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Lesbians Forced to Pay Cancellation Fees to Royal Brunei Airlines

Sultan of Brunei

Australia's largest retail travel outlet would not cover the cost.


Two lesbians canceled a flight after they learned it included a four-hour layover in Brunei -- and were shocked to learn they had to pay cancellation fees to Royal Brunei Airlines.

Flight Centre, Australia's largest retail travel outlet, informed Shannon, 26, and Jaqueline, 28, that they owed $AU300 -- the equivalent to about 213 U.S. dollars -- to the airline owned by the government of Brunei.

The Southeast Asian nation instituted harsh anti-LGBTQ laws on Wednesday, meaning that sex between men is now punishable with death by stoning and sex between women is now punishable with a whipping of 40 lashes.

The pair -- who are friends, but not a couple -- believed Flight Centre should cover this amount in light of the new barbaric laws that forced them to cancel. They booked their flights around a month ago, before the announcement of the anti-LGBTQ policy.

"It's not that we can't afford the cancellation fees. It's just that it's them putting a price on our life and that isn't right," Shannon told News Corp Australia.

Shannon, who said she could be visibly perceived as a member of the LGBTQ community, had feared for her safety during the layover. "Being a second-class citizen on a holiday? I don't need to do that," she added.

A Flight Centre spokesperson told News Corp Australia that the company could not waive the fees from the Royal Brunei Airlines. However, Flight Centre did forgive the cancellation cost from its own service.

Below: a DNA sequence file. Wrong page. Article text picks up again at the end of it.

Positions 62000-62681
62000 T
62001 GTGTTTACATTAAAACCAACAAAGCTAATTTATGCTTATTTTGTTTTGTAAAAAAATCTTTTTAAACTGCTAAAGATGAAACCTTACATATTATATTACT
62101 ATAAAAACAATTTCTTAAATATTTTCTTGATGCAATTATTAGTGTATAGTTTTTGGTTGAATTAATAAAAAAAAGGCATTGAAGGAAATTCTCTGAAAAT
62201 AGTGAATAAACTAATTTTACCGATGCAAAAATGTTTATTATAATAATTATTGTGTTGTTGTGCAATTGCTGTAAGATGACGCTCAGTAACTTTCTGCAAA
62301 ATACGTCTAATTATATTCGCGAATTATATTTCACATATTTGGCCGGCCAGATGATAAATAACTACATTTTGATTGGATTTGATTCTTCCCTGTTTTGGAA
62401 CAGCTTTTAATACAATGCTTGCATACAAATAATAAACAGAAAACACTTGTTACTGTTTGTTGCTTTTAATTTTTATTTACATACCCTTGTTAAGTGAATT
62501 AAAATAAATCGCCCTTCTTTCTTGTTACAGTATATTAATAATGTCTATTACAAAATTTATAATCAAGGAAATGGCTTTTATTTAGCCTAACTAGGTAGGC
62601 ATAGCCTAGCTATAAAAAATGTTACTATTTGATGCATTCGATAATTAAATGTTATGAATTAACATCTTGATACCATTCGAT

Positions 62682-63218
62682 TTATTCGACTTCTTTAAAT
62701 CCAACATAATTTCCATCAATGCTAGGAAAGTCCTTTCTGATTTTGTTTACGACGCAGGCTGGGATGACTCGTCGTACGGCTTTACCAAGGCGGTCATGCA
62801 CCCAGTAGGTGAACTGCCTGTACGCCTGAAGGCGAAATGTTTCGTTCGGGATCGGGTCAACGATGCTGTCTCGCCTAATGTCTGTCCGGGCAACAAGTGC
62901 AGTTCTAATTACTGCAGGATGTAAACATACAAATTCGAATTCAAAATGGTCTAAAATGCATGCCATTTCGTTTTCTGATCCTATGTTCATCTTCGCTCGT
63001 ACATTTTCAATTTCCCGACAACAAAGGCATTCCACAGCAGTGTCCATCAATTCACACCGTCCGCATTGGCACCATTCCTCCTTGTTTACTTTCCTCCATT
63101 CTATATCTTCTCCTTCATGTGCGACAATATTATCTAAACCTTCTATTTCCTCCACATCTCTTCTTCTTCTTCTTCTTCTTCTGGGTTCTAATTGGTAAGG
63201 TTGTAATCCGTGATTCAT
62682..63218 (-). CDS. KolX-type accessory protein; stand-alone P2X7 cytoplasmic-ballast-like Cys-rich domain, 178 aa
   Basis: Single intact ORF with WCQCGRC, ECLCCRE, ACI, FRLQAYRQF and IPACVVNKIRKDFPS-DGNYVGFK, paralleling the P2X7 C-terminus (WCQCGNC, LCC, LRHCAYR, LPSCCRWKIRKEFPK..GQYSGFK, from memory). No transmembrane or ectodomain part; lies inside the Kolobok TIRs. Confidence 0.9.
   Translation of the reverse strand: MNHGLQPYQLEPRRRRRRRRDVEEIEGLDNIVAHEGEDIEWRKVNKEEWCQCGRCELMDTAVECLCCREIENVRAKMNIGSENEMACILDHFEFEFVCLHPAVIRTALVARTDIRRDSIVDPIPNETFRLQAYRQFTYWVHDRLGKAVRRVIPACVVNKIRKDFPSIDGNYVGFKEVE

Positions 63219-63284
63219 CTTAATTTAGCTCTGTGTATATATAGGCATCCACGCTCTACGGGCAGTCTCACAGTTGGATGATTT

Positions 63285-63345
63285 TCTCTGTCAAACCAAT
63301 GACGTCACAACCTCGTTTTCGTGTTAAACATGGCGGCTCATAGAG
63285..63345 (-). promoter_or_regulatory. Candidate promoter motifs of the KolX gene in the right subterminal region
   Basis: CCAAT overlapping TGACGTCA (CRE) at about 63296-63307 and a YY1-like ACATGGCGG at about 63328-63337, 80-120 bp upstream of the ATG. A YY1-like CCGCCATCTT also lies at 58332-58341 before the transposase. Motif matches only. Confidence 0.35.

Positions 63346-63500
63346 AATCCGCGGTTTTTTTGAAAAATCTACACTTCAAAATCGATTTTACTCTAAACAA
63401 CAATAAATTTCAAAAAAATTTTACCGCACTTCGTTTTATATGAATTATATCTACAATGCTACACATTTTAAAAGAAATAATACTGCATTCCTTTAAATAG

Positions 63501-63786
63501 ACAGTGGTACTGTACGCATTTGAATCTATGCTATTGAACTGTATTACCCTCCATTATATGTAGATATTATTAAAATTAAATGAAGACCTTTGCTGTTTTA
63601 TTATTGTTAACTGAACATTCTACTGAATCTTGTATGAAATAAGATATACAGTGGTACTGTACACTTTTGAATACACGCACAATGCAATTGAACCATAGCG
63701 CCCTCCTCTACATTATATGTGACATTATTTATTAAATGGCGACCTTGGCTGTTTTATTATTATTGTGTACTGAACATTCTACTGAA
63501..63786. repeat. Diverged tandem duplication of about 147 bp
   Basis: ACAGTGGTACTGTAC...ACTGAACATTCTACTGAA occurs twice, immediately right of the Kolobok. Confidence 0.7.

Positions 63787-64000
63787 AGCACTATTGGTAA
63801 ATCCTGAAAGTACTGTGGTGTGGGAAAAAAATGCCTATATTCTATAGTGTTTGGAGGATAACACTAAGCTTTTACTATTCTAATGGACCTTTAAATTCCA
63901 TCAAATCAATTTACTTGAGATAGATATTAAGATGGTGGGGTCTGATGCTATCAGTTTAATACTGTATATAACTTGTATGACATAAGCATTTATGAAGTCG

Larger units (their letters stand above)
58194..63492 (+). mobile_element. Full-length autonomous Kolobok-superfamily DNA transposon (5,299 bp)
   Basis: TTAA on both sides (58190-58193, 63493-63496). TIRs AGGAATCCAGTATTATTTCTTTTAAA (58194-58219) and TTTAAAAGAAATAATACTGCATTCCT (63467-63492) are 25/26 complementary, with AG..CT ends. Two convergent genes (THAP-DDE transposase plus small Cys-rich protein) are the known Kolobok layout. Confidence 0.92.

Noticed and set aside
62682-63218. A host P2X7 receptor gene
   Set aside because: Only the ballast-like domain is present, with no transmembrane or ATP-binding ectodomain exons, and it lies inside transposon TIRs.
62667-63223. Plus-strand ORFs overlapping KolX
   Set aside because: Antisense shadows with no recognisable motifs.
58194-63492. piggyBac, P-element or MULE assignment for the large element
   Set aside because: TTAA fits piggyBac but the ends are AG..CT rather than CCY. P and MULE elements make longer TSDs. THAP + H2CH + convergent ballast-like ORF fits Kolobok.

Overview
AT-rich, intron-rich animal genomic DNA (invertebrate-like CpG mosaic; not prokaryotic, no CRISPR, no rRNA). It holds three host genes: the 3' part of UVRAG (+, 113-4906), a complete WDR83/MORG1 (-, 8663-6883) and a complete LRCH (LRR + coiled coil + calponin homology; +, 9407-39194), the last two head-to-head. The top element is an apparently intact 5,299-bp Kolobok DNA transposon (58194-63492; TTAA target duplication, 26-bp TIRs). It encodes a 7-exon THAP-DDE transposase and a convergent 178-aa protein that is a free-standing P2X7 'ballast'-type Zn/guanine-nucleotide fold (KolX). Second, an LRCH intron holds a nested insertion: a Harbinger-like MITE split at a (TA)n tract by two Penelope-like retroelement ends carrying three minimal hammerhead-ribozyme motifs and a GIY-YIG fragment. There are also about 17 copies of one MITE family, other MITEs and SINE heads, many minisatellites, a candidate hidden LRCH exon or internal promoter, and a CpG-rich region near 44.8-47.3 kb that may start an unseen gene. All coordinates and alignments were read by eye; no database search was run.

Celebrities like George Clooney and Ellen DeGeneres and even Republican politician Ted Cruz have spoken out against Brunei and urged a boycott of the hotels owned by the country's sultan, including the Beverly Hills Hotel and the Hotel Bel Air.

President Trump, who has a sordid history at the Beverly Hills Hotel, has been silent on the issue, despite his administration's new campaign to decriminalize homosexuality worldwide. The State Department attempted to fill this void by condemning the country's actions by calling them "torture," but still could not produce any real evidence that the U.S. would do anything.

"Governments have an obligation to ensure that all people, including LGBTI people, can freely enjoy the universal human rights and fundamental freedoms to which they are entitled," a spokesperson told The Advocate. "We strongly oppose human rights violations and abuses against LGBTI persons, including violence, the criminalization of LGBTI status or conduct, and serious forms of discrimination."

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Daniel Reynolds

Daniel Reynolds is the editor of social media for The Advocate. A native of New Jersey, he writes about entertainment, health, and politics.
Daniel Reynolds is the editor of social media for The Advocate. A native of New Jersey, he writes about entertainment, health, and politics.